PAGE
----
Our Annual Report continues as we reveal the Top 25 TV Shows of 2020. Stay tuned for more awards, lists, and articles in the days and weeks to come about the best music, film, and TV of the year. If you’ve missed any part of our Annual Report, you can check out all the coverage here.
It feels strange to say, but television has never felt more important than it did in 2020. With the ensuing COVID-19 pandemic all but trapping us in our homes, the medium has served as an essential, if not comprehensive, escape for viewers worldwide.
This notion became clear with Tiger King, a show that nabbed record eyes (or so Netflix says) in the budding days of lockdown. The world became so scary, we looked to a bizarre tale of over-the-top zoo owners and assassination attempts for comfort.
With theaters closed and everything from blockbusters to indie fare getting snatched up by streaming services, lanes of content are becoming indistinguishable. Some of the best TV you watched were movies; some of the best movies were structured like TV.
Semantics aside, television as we traditionally know it — your weekly series, your binge-able docuseries, your sitcoms, and the list goes on — experienced an astounding year. We consorted with chess prodigies, clashed with spiritually-broken superheroes, and had a human alcohol beer or two with Jackie Daytona. We saw groundbreaking new science fiction shows back-to-back with probing docs about self-improvement cults and Michael Jordan’s rise and fall.
As tragic as it sounds, TV probably saved a lot of us this year: It kept us going in a time of unspeakable despair and loneliness. But in the strange alien worlds and lush period settings of the year’s best offerings, we found a dash of communion — even if it was just to live-tweet through that Mandalorian finale.
Hopefully, 2021 doesn’t have to shoulder as much of our emotional real estate as it did this year. But if the slate of shows remains as strong as it was this year, at least we’ll have some good friends to stay locked up with in the months to come.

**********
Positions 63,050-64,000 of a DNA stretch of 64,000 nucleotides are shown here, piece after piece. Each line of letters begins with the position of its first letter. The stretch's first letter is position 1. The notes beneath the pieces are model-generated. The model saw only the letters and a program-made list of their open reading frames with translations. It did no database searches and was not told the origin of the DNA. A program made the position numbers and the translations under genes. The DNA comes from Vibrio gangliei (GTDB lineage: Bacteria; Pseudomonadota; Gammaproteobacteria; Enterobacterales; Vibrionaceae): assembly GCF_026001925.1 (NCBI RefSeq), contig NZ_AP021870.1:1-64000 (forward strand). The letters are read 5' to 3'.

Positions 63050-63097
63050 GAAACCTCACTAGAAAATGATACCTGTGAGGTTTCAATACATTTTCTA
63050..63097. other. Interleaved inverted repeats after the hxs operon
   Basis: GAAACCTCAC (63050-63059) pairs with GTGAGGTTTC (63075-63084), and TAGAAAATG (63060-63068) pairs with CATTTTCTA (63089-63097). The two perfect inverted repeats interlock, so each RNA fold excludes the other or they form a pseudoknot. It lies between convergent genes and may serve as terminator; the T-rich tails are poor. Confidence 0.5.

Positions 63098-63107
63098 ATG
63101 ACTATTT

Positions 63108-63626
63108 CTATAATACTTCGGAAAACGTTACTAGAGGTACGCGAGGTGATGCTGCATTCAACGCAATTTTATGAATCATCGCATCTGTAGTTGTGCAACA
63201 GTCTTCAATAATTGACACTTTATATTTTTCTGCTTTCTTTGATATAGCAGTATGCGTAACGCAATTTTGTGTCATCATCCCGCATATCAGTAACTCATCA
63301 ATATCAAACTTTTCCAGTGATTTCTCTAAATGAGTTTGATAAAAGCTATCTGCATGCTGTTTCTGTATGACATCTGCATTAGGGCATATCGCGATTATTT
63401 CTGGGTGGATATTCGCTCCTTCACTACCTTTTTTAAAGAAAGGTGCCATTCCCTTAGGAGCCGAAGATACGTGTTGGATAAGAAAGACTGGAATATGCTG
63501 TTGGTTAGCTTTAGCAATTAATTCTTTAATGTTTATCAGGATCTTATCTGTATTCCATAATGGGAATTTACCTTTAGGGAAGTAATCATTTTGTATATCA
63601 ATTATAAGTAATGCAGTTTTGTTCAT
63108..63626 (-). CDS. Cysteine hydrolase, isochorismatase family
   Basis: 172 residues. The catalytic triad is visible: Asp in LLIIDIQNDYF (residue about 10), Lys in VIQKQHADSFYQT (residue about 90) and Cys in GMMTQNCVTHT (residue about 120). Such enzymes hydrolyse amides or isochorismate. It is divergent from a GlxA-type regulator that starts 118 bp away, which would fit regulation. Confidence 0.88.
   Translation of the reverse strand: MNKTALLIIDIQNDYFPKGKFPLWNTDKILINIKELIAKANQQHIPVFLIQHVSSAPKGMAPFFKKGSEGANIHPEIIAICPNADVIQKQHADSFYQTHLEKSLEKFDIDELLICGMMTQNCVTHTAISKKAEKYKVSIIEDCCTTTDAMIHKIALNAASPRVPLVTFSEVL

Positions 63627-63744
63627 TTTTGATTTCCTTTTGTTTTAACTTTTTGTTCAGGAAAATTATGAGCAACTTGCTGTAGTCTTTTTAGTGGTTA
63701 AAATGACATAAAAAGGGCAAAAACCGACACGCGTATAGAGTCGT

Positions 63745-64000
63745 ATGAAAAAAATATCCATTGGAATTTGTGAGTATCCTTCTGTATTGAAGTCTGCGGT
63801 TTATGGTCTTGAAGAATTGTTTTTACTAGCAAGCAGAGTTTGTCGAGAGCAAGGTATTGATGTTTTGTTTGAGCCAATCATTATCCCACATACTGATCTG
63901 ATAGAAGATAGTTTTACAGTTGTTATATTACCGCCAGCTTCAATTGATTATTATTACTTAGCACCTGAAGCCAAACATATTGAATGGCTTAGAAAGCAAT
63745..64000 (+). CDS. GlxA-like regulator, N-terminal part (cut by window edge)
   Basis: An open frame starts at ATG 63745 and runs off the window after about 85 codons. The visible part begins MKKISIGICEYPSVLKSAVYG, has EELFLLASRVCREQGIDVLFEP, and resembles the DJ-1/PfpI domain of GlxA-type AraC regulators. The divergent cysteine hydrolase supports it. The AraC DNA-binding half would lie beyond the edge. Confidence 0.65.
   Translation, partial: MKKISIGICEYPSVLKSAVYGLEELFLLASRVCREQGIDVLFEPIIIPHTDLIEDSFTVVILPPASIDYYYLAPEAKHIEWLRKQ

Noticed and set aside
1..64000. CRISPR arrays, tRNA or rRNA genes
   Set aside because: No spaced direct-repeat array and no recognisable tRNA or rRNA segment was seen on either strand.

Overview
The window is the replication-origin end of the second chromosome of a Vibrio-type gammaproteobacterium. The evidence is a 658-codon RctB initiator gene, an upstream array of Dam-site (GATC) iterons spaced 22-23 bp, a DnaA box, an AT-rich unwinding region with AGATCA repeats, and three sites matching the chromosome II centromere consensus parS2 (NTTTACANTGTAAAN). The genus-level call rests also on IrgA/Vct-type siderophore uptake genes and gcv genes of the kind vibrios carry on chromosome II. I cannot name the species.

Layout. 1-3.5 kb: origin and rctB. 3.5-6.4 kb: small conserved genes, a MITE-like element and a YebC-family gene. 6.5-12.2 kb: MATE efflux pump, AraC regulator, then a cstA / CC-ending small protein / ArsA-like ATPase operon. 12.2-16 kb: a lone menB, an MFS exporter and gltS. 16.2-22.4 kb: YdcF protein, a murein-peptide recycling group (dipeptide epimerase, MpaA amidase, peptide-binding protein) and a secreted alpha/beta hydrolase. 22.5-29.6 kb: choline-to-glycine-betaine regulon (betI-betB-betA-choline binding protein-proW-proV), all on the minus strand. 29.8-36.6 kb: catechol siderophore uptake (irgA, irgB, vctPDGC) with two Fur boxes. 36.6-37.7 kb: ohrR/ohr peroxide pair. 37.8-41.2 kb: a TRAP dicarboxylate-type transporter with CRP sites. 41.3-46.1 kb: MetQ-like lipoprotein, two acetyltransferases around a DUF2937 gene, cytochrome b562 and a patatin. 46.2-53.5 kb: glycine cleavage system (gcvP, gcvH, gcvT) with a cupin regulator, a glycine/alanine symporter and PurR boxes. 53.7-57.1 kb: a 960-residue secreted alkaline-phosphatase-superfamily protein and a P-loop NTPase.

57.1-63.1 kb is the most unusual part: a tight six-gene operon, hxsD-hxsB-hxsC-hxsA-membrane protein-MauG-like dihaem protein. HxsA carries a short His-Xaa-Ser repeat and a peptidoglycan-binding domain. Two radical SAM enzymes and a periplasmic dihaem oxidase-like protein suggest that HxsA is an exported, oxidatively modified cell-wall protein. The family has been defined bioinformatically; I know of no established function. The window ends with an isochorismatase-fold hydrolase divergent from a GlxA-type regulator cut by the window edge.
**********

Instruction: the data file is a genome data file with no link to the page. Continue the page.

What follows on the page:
25. Tiger King: Murder, Mayhem, and Madness
Who’s in It? Joe Exotic, Carole Baskin, Bhagavan Antle, Jeff Lowe, John Finlay, Rick Kirkham, Howard Baskin, Kelci Saffery, John Reinke, Erik Cowie
Best Outing: “Make America Exotic Again” … Although it’s towards the back end of the show, a definitive turning point in the emotional audience commitment it beckons can be found in the fifth episode, the exact moment where the series’ marriage of whimsy and tragedy reaches an apex as bizarrely hilarious as it is genuinely devastating. Joe Exotic’s pining for a place in politics as his relationships pine away unfolds with almost-hyperreal juxtaposition and makes for some of the most sidesplitting and heartbreaking moments of the show.
Must-See TV: Tiger King is a window into a surreal industry as much as it is a mirror for the surreal world that made it a runaway hit. In around five hours (not counting the Joel McHale-helmed after-show), the miniseries tells a tale surrounding the big-cat business, capturing its deceit- and delusion-fueled underworld in a capsule of unabashed escalation through the central war between Joe Exotic and Carole Baskin, the individuals within the rivalry’s five-mile radius, and a select few outlandish corners of the Internet, from online junkets to news coverage. With a fine balance between the absurdist comedy of its characters’ personas and the tumultuous drama of the damaged people within them, the show retains and builds upon its momentum with storytelling equally indebted to the schadenfreude of reality television and the pathos of American folklore. If there ever was a cultural phenomenon no one had in mind by January, it’s Netflix’s Exotic excursion, a resonant emblem of 2020: unpredictable, unreliable, and unbelievable, but never uninteresting. —Sam Mwakasisi